VETO OVERRIDE EFFORTS: Senate President Mike Miller said Tuesday that he has enough votes to override at least one of Gov. Larry Hogan’s 2015 vetoes, and his office said efforts are under way to restore all six measures that the governor rejected after the legislature approved them, Josh Hicks and Ovetta Wiggins report in the Post. Multiple overrides at the start of the 2016 legislative session would send a clear message to the first-term Republican governor that, despite high approval ratings across the state, his power remains limited by the Democratic-controlled General Assembly.
HOUSE DEMS PUSH B’MORE BILLS: Leading Democrats in the House of Delegates plan to push at least a dozen legislative proposals aimed at addressing persistent problems highlighted by Baltimore’s unrest last spring. The package would invest tens of millions of dollars more to demolish vacant buildings, extend the school day in Baltimore’s poorest neighborhoods and make it easier for public universities to hire city residents, write Erin Cox and Luke Broadwater for the Sun.
MILLER QUESTIONS PORTER TRIAL VENUE: Senate President Mike Miller is second-guessing a judge’s decision to keep the trial of a Baltimore officer charged in the death of Freddie Gray in Baltimore. Miller told WBAL-AM that he believes the the trial of Officer William Porter, which ended in a mistrial last week, never should have been held in the city., Michael Dresser of the Sun reports.
FRANCHOT ON LIQUOR MONOPOLY: Bill Turque of the Post writes that this hasn’t been the best couple of weeks in Montgomery County for Maryland Comptroller Peter Franchot. First, his agency acknowledged that it mistakenly sent millions of dollars in local income tax revenue to Montgomery municipalities instead of the county government. Then, in a widely distributed letter, Senate President Mike Miller denounced him as a publicity hound who enjoys “basking in the glow of press releases while ignoring your constitutionally mandated duties.” So it’s not surprising that Franchot decided to pivot back to what he believes is a popular issue: ending Montgomery’s monopoly on alcohol sales.
- Franchot Tuesday morning announced that he was joining forces with Del. Bill Frick (D-Bethesda) to try to end Montgomery County’s monopoly on alcohol distribution and liquor retail sales, Andrew Metcalf of Bethesda Beat reports.
- Metcalf also reports that a new study released by the Maryland Comptroller’s office found that Montgomery County could increase economic activity by $193.7 million, if it were to give up its government-run monopoly of the sale and distribution of alcohol in the county.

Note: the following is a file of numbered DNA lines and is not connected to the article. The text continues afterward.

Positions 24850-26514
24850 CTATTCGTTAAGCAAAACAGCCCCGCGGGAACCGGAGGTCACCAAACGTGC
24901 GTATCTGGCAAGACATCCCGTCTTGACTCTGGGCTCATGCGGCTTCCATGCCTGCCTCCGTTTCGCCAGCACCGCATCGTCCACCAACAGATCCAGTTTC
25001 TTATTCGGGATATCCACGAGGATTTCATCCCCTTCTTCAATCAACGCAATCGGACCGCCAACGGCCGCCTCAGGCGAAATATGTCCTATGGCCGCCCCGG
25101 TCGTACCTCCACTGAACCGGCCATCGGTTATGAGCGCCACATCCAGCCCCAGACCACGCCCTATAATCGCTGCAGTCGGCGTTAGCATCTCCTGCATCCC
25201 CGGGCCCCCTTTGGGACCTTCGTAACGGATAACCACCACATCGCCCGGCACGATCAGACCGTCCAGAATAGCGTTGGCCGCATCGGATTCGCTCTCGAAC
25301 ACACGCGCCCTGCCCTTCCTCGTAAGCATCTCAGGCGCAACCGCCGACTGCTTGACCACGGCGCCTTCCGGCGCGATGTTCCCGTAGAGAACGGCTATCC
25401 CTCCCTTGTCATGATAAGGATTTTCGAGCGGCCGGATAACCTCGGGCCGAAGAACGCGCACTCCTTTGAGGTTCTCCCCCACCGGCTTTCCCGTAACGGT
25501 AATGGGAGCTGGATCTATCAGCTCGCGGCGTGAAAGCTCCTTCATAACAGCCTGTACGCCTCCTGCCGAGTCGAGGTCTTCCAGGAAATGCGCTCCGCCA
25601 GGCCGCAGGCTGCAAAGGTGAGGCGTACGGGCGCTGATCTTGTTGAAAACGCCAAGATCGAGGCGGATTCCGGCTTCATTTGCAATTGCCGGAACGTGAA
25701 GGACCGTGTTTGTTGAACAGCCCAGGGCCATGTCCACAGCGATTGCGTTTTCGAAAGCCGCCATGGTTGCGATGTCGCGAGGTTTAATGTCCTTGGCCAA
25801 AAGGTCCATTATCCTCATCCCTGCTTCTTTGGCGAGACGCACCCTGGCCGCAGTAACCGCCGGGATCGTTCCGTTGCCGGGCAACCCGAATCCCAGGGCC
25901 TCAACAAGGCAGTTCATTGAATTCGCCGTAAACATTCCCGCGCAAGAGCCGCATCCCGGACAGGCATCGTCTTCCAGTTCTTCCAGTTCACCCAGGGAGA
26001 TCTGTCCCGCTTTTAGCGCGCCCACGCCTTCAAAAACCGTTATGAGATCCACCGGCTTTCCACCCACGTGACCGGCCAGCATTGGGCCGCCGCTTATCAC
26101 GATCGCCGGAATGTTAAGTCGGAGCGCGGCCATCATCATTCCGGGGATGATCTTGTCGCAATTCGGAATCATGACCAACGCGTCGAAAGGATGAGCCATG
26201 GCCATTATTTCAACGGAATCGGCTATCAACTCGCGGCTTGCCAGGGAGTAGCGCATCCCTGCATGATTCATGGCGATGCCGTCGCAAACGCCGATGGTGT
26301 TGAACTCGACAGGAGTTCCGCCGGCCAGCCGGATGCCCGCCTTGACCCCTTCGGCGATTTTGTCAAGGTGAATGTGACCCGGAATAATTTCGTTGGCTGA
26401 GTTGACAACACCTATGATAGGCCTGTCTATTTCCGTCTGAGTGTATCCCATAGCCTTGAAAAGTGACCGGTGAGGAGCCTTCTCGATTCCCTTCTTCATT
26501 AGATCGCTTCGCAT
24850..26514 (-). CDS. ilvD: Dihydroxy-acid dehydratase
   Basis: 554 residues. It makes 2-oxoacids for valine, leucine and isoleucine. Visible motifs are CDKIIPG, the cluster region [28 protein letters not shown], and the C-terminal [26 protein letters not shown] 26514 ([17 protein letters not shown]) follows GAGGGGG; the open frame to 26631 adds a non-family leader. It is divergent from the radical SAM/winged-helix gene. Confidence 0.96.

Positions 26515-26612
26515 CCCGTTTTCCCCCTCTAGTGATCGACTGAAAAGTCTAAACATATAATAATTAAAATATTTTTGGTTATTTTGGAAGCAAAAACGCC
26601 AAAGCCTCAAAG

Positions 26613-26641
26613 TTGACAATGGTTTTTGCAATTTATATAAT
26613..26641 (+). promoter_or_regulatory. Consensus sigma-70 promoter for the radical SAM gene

HOTTEN SWORN IN: Judge Michele D. Hotten stood at the lectern in the ornate chamber of the House of Delegates on Tuesday and fought back emotions as she thought back on the road that led her to become Prince George’s County’s first African American and first woman to serve on Maryland’s highest court, writes Ovetta Wiggins in the Post.
- According to an AP report in the Sun, Gov. Larry Hogan swore in Hotten to the Maryland Court of Appeals on Tuesday during a ceremony in the Maryland House of Delegates in Annapolis. She is filling a vacancy created by the retirement of Judge Glenn Harrell.
- Hotten joined Maryland’s top court Tuesday afternoon with a pledge of “ensuring justice” for the people of the state and seeking the assistance of a higher power, reports Steve Lash of the Daily Record. “The goal of justice is fairness,” Hotten said shortly after being sworn in by Gov. Larry Hogan, who appointed her to the Court of Appeals on Dec. 1.
VAN HOLLEN PROFILED: Louis Peck of Bethesda Magazine profiles the life and career path of Chris Van Hollen, the U.S. congressman who hopes to take over Barbara Mikulski’s Senate seat.
ETHICS PANEL KERFUFFLE IN ARUNDEL: An impassioned statement from an Anne Arundel County Ethics Commission appointee has County Council members and County Executive Steve Schuh discussing the role of politics, race and gender in the nomination process, reports Amanda Yeager for the Annapolis Capital. The council approved Vanessa Carter’s appointment to the commission Monday, 4-3.
LEGGETT ON MONTGOMERY’S FISCAL FUTURE: Montgomery County Executive Ike Leggett sat down with Bethesda Beat Monday, mostly to make his case for why the county shouldn’t give up its control of alcohol distribution and retail liquor sales. But Leggett, now approaching the second year of his third term as county executive, also went into detail about the political challenges of seeking a property tax increase he has long warned could be coming next year. Aaron Kraut reports the story for Bethesda Beat.
BALTIMORE CITY RAISES: The paychecks of Baltimore City’s elected officials — including Mayor Stephanie Rawlings-Blake, City Council President Jack Young and Comptroller Joan Pratt — are about to get bigger. On Wednesday, the city’s Board of Estimates, which includes those three officials, is set to approve pay raises for themselves and the members of the City Council, Luke Broadwater of the Sun reports.
HO CO REORG: Howard County Executive Allan Kittleman plans to reorganize three government offices — including the Department of Citizen Services — to enhance their powers and clearly delineate roles, Fatimah Waseem writes in the Howard County Times.
ENERGY STRIPS MD. RIGHTS ON CONOWINGO: An energy bill moving through Congress could strip Maryland of its rights under the Clean Water Act to require a permit for Exelon Energy Corporation to operate the Conowingo Dam, which discharges 40% of all the nutrient and sediment pollution into the Chesapeake Bay from the Susquehanna River. Dan Menefee of Kent Guardian writes in MarylandReporter.com.